It’s cathartic at least. Some of us journal, some of us weep, some of us do both or neither. And, it does get better over time. The single hope is that it fades. It fades, and we don’t forget but become more numb so that we’re able to move on and live life. I wish someone would have written this for me to read before my father died. I had no idea how to grieve or what it would be like! And, when you’re grieving, you may not be apt to look for help or therapy. So, I write with the hope that it will be useful, helpful, hopeful to someone.

For now, I reflect on the good things. The good days. I do that not because I don’t want to face the hurt, the painful things, the negative things. I focus on the good because I’m wiser for it. I focus on the good because it gives me strength, courage to live— and there is no shame in doing that.

And, that is hopeful. That is the kind of healing you get with grief. And, for now, that’s all I’ve got.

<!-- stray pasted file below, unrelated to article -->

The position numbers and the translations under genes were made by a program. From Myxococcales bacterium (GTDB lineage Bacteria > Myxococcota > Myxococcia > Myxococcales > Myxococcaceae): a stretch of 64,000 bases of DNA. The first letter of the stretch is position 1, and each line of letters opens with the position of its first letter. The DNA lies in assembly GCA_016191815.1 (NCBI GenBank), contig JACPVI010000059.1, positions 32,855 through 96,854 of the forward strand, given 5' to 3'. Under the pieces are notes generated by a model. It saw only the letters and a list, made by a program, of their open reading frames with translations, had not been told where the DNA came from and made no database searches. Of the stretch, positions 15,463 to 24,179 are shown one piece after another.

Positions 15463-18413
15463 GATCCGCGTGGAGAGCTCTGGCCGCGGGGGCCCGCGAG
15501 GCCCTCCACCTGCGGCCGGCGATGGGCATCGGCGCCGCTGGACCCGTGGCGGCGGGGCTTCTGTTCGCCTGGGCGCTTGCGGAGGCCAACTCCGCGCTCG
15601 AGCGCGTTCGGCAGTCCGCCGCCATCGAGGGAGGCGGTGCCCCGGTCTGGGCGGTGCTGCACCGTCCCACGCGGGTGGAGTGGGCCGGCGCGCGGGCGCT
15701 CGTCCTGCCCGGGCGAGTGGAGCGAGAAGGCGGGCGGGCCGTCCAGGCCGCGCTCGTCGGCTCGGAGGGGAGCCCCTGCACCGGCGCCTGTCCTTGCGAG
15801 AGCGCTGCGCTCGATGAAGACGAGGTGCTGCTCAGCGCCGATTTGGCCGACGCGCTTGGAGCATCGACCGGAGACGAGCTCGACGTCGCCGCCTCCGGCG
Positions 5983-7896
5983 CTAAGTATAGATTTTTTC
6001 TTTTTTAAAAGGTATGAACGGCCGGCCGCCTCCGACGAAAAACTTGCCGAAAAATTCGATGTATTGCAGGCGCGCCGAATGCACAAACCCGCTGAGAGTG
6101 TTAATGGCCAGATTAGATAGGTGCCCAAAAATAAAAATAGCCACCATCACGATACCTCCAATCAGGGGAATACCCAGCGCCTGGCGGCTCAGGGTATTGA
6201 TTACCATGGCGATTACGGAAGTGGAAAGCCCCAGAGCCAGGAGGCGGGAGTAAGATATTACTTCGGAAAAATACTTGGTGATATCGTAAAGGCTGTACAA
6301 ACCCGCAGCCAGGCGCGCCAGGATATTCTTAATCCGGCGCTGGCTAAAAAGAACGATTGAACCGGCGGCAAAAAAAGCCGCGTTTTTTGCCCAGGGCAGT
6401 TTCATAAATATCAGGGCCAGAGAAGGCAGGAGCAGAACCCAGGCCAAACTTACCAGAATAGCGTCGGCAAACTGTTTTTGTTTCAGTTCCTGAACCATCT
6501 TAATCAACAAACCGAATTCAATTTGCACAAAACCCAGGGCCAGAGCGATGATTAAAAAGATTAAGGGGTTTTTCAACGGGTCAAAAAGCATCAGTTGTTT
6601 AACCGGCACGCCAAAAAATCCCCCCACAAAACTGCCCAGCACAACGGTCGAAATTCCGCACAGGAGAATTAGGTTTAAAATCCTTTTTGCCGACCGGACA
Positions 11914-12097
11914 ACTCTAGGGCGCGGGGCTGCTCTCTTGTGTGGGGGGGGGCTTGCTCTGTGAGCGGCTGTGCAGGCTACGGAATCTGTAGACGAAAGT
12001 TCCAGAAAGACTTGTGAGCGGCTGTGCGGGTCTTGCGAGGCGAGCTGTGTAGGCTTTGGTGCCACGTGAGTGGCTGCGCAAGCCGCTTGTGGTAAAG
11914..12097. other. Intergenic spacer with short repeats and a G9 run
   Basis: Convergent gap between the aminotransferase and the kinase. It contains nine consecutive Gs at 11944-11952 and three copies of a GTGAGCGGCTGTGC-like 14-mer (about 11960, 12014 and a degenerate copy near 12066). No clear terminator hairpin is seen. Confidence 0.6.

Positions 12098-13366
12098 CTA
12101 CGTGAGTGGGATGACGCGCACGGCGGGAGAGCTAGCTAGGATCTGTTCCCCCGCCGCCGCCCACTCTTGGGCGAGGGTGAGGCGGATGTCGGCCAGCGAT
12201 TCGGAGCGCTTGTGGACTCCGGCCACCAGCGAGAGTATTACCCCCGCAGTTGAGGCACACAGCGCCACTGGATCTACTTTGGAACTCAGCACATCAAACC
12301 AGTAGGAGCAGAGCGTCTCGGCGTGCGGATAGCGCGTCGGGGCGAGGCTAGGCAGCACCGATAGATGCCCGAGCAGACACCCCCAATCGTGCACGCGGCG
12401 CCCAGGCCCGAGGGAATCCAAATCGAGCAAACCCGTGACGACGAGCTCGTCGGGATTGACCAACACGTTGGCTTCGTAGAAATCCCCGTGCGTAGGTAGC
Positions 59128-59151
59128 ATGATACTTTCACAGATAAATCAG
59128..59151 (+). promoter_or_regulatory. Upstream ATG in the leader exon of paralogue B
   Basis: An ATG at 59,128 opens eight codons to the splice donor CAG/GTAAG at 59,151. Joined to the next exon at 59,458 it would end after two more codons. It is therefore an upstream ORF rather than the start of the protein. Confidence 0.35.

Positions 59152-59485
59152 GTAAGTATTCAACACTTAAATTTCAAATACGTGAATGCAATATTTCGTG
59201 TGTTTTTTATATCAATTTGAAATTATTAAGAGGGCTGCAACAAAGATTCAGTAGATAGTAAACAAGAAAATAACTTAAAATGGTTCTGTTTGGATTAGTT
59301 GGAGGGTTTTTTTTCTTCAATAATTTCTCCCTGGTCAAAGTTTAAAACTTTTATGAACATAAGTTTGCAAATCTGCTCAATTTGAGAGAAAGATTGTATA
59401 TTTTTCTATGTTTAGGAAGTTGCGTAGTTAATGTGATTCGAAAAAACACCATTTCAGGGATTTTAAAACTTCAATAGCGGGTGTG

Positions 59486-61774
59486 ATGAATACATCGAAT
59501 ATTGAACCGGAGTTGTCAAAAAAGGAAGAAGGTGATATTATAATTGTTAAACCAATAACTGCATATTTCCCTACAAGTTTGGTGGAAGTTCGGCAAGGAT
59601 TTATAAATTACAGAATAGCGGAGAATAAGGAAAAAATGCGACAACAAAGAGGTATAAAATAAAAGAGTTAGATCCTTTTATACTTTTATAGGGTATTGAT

Kristina Farrow

Kristina is a lover of art, poetry, philosophy, Dostoevsky (and other classic lit), everything French and Japanese, cats, the West Coast and dreams...

  1. Stefani Twyford

    Thank you Kristina. Yes, we all go through our own experience. While there are some similarities, every path is unique and unfathomable to others. So important to make others aware of how we navigate these times so that they understand and can find some comfort.

  2. Stefani Twyford

    My mother is on hospice now and I am already grieving. For her, for all my father is going through with his own grief, and for what I know is sure to come. Thanks for your thoughtful share.